It’s a brutal world out there, or at least, that’s what anyone adventuring the self-styled ‘sword-punk’ RPG wastelands in Kenshi can expect to encounter, very quickly and most harshly, it has to be said.
“You are not the chosen one. You’re not great and powerful. You don’t have more ‘hitpoints’ than anyone else. You are not the centre of the universe, and you’re not special. Unless you work for it.”
These are the key words developer Lo-Fi Games use to describe their offering, which has been in development for over ten years, with the game having already built a loyal and passionate fanbase, during both its early access alpha and beta phases. Players who abhor the idea of their pixel characters suffering defeat in games, need not apply.
Essentially, Kenshi is a huge open sandbox world which mixes elements of Japanese samurai lore, with sci-fi and fantasy, plus a healthy touch of steampunk as the setting, providing players with an open book of sorts in which to write their very own story. Some reviewers have suggested that given it crosses so many genres – mainly RPG / RTS / Simulation – that it’s difficult to pin a particular tag. However, it has sometimes been labelled as Rimworld meets Mount and Blade.
You do get to choose one of several starting backgrounds in this single-player experience, which help to shape how the denizens of the world react when encountered based on racial traits and other options, whilst also offering a certain degree of how difficult your starting position might be. You can either strike out alone with a single character, a small squad, or even choose the ‘Man and a Dog’ scenario with a trusty pet.
What happens from that starting point in Kenshi, is then entirely up to the player. Train up your skills to be a warrior, bounty hunter, trader, craftsman, adventurer, or a mixture of them all, before heading out into a world that features a landmass stretching over 870 square kilometres, which is apparently the biggest of any game since Daggerfall. There’s inevitably quite a lot of grinding to do, but that’s all part of the experience as your characters find their place in this world.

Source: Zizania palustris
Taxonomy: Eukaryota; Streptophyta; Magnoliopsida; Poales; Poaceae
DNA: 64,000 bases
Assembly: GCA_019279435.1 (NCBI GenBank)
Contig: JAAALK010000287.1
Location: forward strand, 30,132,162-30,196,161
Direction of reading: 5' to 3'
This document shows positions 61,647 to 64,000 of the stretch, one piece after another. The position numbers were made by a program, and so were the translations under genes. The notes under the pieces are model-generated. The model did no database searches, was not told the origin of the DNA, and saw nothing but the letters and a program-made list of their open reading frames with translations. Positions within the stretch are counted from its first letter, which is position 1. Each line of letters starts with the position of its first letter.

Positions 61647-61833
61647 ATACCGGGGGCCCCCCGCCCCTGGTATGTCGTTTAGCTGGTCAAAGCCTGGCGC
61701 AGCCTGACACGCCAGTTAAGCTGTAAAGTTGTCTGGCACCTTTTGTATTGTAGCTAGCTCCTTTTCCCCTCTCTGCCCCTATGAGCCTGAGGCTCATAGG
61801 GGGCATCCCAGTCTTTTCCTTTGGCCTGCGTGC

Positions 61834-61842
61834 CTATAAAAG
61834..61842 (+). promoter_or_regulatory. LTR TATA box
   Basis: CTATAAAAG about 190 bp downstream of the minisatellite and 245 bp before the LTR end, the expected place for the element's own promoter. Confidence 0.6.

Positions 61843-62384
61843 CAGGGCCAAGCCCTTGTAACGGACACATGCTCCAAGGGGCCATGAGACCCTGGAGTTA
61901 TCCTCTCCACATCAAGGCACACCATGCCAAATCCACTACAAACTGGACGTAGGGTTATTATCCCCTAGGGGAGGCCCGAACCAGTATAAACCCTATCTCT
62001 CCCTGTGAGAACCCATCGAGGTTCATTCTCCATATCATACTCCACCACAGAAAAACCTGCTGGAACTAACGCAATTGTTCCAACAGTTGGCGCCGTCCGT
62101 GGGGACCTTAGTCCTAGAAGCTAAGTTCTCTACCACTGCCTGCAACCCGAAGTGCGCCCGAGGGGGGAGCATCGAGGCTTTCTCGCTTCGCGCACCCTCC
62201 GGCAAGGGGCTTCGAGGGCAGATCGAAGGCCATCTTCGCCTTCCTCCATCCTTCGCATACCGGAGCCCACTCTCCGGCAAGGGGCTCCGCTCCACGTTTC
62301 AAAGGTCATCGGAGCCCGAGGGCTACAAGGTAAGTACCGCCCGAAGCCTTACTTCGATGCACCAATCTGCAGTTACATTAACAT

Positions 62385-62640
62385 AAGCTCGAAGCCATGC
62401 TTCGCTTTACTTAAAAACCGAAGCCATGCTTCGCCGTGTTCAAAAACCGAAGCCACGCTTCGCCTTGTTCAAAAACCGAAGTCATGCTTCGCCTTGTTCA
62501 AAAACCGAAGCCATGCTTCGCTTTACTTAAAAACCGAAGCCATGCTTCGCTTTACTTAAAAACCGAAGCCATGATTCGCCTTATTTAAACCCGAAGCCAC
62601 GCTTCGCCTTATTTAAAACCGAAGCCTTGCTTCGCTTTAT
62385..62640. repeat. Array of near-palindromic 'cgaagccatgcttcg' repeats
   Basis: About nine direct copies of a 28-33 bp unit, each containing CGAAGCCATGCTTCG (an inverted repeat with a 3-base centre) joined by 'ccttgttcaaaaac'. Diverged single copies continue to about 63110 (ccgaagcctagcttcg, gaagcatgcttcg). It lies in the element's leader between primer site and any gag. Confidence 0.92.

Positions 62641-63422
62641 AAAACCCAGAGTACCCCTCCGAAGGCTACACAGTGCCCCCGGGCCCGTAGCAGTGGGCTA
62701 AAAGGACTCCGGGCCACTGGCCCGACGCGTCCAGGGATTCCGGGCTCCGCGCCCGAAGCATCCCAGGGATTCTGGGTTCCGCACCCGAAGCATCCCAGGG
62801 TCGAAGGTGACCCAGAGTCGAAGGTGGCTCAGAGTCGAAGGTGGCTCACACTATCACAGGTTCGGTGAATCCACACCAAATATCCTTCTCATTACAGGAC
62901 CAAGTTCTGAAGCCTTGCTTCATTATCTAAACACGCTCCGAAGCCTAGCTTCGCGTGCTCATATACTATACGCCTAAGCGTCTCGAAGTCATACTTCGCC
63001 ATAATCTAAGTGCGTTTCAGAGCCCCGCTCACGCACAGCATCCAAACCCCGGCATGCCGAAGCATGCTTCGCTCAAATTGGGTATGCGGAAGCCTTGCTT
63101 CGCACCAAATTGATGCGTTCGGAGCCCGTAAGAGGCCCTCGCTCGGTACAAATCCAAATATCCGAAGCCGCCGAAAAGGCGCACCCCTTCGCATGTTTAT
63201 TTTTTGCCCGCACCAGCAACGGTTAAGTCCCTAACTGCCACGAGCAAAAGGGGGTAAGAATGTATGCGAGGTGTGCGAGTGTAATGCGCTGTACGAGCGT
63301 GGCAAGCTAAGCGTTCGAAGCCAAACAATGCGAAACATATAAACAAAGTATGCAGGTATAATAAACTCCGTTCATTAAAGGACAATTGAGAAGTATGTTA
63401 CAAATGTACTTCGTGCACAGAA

Different parts of the world are populated by a wide variety of factions. In the north-west, there’s the Holy Nation, religious zealots who are intolerant of other races, so unless you’re of the same race and ideals, expect problems travelling there. Likewise, in the north-east, the United Cities rely heavily on slavery to drive the wealth of their nobles, with slavers happy to slap your characters in chains, as soon as look at them.
Compared to the human groups of those two factions, along the western coast are the Hive, an insect race of traders who welcome any who want to part with their coin. Or in the south-west, the bone-hided and horned Shek, a warlike race who value strength and courage above all else, with only those tested in battle welcomed amongst their ranks.
One particularly fun area to the south-east is the Swamplands. Here you’ll find the outcasts of all the other societies, trading in goods and services that are illegal elsewhere amongst the other factions. There are also the gambling dens in the town of Shark where players can try their luck; not unlike checking a casino offer online for those who like slots and table games like roulette, or other games of chance.
If none of those factions or locations appeal particularly, you can even build your own settlement, whether it’s a small fortified outpost, or a sprawling city packed with buildings and lethal defences, ready to ward off the frequently raiding bandits and enemy factions. This adds an entirely different perspective from which to play the game, bringing further depth and aims to strive for.
All in all, Kenshi is a game which is considered to be hardcore by many gamers, due to how difficult it is getting started. Understandably, given this is still an open access game still in the beta stage of development, there are bugs aplenty amidst a lack of overall polish, although updates are released frequently as it edges ever closer to official release.
The final quarter of the huge map was revealed at the Tokyo Game Show recently, which will also introduce additional factions and lore, more answers to the mysteries of the expansive world, and more opportunities for players to quite literally lose themselves in hundreds of hours of gameplay. For any fans of role-playing games, it’s certainly worth following progress or jumping straight into the early access releases, which are available via Steam and GOG.